East Idaho reservoirs high for this time of year
This story courtesy of
Carrie Snider, EastIdahoNews.com
Minidoka spillway near Rupert during high flows of 2017.| U.S. Bureau of Reclamation.
IDAHO FALLS — Water levels at area reservoirs are unseasonably high right now, which makes water experts and farmers quite pleased. But some residents are wondering if there is the possibility of flooding on the horizon.
However, water officials assured EastIdahoNews.com they are constantly monitoring area reservoirs so they can attempt to achieve the balance of having plenty of water for residents and farmers, while also making sure reservoirs don’t overflow.
To get an idea of where the water situation is now, and where things usually are this time of year, here are the average numbers from Idaho Water District 1:
Reservoir Current Typical
Henry’s Lake Reservoir 91% full 85% full
Island Park Reservoir 85% full 56% full
Jack Lake Reservoir 76% full 58% full
Palisades Reservoir 95% full 50% full
American Falls Reservoir 74% full 42% full
Palisades Reservoir current levels(blue) as compared with average(red) and water year 2017(green)
Area reservoirs, like the Island Park Reservoir pictured here, are unseasonably full for this time of year. | Courtesy U.S. Bureau of Reclamation.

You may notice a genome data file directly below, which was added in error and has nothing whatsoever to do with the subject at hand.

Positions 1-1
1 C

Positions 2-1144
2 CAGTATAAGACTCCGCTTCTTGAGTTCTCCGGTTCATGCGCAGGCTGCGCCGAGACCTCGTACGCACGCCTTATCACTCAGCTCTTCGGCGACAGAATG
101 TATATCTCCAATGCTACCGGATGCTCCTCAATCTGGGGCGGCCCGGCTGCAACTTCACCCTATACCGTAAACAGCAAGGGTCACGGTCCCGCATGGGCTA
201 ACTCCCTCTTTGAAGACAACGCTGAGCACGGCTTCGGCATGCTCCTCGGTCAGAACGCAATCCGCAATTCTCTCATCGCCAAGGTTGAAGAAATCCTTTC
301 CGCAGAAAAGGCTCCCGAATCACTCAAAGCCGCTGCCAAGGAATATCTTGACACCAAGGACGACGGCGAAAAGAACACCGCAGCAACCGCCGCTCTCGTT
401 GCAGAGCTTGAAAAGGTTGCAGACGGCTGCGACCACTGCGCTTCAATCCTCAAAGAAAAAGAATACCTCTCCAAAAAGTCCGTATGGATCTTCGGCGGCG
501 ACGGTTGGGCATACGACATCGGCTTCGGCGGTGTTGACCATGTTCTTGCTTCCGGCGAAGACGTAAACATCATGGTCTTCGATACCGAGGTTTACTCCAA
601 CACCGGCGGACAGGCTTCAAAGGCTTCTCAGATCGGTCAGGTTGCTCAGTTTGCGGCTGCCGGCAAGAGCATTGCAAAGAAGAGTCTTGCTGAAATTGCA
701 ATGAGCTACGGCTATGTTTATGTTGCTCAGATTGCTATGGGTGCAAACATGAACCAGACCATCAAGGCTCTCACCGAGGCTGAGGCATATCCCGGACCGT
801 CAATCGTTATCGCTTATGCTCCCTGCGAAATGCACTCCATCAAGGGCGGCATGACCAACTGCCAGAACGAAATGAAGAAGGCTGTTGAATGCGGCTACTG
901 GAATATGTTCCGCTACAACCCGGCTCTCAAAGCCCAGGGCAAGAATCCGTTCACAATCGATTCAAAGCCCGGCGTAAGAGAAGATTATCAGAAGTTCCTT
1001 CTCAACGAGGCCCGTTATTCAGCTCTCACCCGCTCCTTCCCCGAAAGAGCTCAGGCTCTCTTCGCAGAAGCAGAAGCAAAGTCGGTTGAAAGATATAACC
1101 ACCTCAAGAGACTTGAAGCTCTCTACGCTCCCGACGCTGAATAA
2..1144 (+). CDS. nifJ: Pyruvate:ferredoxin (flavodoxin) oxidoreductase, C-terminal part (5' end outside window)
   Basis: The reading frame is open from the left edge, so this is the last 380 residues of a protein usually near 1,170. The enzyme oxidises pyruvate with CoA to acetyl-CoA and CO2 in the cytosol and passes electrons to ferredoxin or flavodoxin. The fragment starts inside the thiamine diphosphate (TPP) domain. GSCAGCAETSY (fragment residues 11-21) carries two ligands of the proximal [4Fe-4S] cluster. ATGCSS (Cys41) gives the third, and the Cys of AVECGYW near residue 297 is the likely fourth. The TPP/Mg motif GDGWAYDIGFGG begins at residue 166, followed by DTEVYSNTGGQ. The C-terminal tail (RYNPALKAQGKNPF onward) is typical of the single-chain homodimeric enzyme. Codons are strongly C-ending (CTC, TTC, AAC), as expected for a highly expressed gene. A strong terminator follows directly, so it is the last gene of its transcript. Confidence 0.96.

Lyle Swank, water master for Idaho Water District 1, said the high levels are a direct result of the big snow pack last winter. Last year, the large snowpack resulted in significant flooding during the spring months. Whether reservoirs continue to fill up this year will depend on how much snow falls this winter.
In the spring when the runoff starts, water officials will decide if groundwater recharge is a possibility. Recharge is a term used to describe when water from surface water sources is routed to the groundwater or aquifer. During drought years, the Snake River Plain Aquifer losses a significant amount of water, and so recharge efforts are always important. It’s also a good way to get rid of excess water in reservoirs.
“There is still a lot of time between now and run-off,” Swank said. “We can evaluate then whether we need to run water out.”
If at some point there happens to be a big rain event, there are measures they can take to make sure reservoirs stay high, but flooding doesn’t occur.
“Reservoirs are designed to be able to release inflow or rain up to a maximum probable flood,” Swank said. “It is all based on the hydrology of the watershed of the reservoir. Rather than pumping water out, the discharge outlet gates and the emergency spillway would be used if there was an unusual or extreme rainfall event.”
Ryan Newman, manager of the Bureau of Reclamation’s Upper Snake River Field Office in Hagerman, is thankful to see the reservoirs as full as they are.
“It’s been a water rich year,” he said. “At the end of the irrigation season our water levels are above average. It’s a good place to be.”
He added that their number one goal is to have full reservoirs, but not at the expense of flooding.
“We look at it in real time and take it seriously,” Newman said. “Folks can count on flows going up this winter. It’s just a matter of how much and when. But it could be a dry winter and we wouldn’t want to let any water out if we don’t have to.”